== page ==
Ugandan opposition leader Bobi Wine has said troops “raided” the headquarters of his party, whose officials are preparing to launch a legal challenge to longtime President Yoweri Museveni’s declared victory in an election last week.
“Heavily armed military and police have once again raided our party offices in Kampala,” said a Twitter update under the account of Bobi Wine, who is effectively under house arrest.“No one allowed to go in or come out. Museveni after committing the most vile election fraud in history, has resorted to the most despicable forms of intimidation.”
He told the Reuters news agency that party officials were on the run as they were being pursued.
Police spokesman Patrick Onyango said the National Unity Platform (NUP) offices had been cordoned off for security reasons, but he gave no more details and did not say if the troops had actually entered the building in the capital.
The electoral commission declared the incumbent Museveni re-elected on Saturday, securing a sixth term with 58.6 percent of the January 14 vote. Former pop star-turned-legislator Bobi Wine, who came second with almost 35 percent, rejected the results and accused his rival of winning by fraud.“Party officials told us that they will file the petition even if they do not trust that the Supreme Court judges will not give them a fair hearing,” she said.
The run-up to the vote was marred by the worst pre-election bloodshed in years, and a sustained crackdown on government critics and Museveni’s rivals. In two days of protests in November, at least 54 people died.
The government says opposition members and their supporters had been breaking public order laws and COVID-19 restrictions on gatherings.
An internet shutdown, which was imposed during the period for alleged national security reasons, was partially restored on Monday. However, social media reportedly remained inaccessible without a virtual private network connection.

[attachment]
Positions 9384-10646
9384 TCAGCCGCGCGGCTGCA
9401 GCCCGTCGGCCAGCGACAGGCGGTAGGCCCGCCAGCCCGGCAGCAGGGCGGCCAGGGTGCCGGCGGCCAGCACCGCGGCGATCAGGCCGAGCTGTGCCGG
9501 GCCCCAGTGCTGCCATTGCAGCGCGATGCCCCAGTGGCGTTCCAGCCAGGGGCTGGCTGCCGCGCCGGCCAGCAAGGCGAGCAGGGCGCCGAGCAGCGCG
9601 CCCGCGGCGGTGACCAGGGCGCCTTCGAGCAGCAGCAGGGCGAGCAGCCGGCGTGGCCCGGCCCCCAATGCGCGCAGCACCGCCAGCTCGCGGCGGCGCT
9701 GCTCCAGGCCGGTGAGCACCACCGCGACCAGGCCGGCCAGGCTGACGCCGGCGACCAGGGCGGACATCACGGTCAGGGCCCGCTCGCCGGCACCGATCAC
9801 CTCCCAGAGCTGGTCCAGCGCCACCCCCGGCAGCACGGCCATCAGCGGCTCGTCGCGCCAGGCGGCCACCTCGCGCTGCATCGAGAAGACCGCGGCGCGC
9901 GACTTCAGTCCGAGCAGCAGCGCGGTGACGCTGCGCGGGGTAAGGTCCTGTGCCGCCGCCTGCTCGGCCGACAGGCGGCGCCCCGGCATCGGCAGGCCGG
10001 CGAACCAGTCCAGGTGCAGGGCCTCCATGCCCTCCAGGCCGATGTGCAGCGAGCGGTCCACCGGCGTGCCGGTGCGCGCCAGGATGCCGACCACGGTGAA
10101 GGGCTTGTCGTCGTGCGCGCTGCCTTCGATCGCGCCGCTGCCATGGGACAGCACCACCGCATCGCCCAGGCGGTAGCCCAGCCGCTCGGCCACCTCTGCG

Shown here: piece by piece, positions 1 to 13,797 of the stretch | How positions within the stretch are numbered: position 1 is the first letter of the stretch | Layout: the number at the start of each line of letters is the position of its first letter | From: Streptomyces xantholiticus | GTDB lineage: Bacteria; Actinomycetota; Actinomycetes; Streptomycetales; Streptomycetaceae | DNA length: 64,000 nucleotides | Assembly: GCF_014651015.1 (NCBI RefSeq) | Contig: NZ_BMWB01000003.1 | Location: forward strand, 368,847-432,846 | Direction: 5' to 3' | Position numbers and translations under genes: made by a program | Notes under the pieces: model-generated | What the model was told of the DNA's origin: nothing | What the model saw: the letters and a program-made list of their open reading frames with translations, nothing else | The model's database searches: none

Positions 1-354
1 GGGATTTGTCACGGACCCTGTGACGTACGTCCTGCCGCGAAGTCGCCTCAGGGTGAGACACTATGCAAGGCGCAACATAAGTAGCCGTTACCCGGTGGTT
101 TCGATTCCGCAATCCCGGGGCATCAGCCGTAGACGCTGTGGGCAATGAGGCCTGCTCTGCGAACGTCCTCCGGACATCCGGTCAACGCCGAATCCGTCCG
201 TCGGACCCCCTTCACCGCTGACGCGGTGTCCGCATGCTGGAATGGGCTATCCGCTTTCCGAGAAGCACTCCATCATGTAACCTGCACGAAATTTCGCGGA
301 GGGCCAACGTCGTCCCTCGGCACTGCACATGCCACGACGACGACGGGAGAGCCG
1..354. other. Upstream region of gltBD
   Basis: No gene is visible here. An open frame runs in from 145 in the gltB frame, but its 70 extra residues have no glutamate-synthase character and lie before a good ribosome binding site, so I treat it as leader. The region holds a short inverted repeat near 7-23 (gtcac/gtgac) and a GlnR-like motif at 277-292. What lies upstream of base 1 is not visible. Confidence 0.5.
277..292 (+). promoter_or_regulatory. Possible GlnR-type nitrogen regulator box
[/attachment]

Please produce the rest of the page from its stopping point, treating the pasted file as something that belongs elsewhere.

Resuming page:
Bobi Wine, whose real name is Robert Kyagulanyi Ssentamu, has been effectively under house arrest since he cast his vote and now is allegedly unable even to receive visitors.
“This afternoon, the US Ambassador to Uganda made an effort to visit me but was turned away from my gate by the soldiers who have held me and my wife captive for the past five days,” Bobi Wine said on Twitter late on Monday.
Earlier in the day, his lawyers were thwarted by security forces from going to go his home on Monday to discuss his house arrest and take instructions on the court petition against the results of the elections, according to NUP spokesman Joel Ssenyonyi.
The law gives petitioners 20 days after results are declared to challenge them in the Supreme Court.
Police spokesman Fred Enanga said security forces are “maintaining a security presence” around Bobi Wine’s home as a pre-emptive measure against possible rioting in the aftermath of the disputed polls.
Bobi Wine is allowed to leave his home under “escort” in order to prevent his followers from “instigating riots and violent demonstrations,” he said.
Police similarly surrounded the home of opposition candidate Kizza Besigye after presidential elections in 2016, preventing him from going out after the official results of his loss to Museveni had been declared.
Bobi Wine has said his campaign against Museveni is nonviolent and that his followers are unarmed.
The opposition party will seek a court order to end Bobi Wine’s apparent house arrest, according to Ssenyonyi. “His home is not a detention facility,” he told the Associated Press news agency.
Bobi Wine told reporters late on Sunday that some of his followers “have been abducted and are missing. The military is conducting a massive campaign to arrest our agents. Many are on the run.”
Politician Francis Zaake has been hospitalised after allegedly being assaulted by police who denied him access to Bobi Wine’s house on Saturday.
Ugandan police are holding at least 223 suspects over election-related offences, police said in a statement on Monday.
Bobi Wine appealed to the youth to vote out Museveni, a 76-year-old who has held power since 1986. His songs have frequently criticised Museveni for corruption and nepotism, charges he denies.
Museveni, one of Africa’s longest-ruling leaders, has dismissed the allegations of fraud and said the election may turn out to be the “most cheating free” in Uganda’s history.
The United States and Britain on Saturday called for investigations into reports of fraud and other election issues.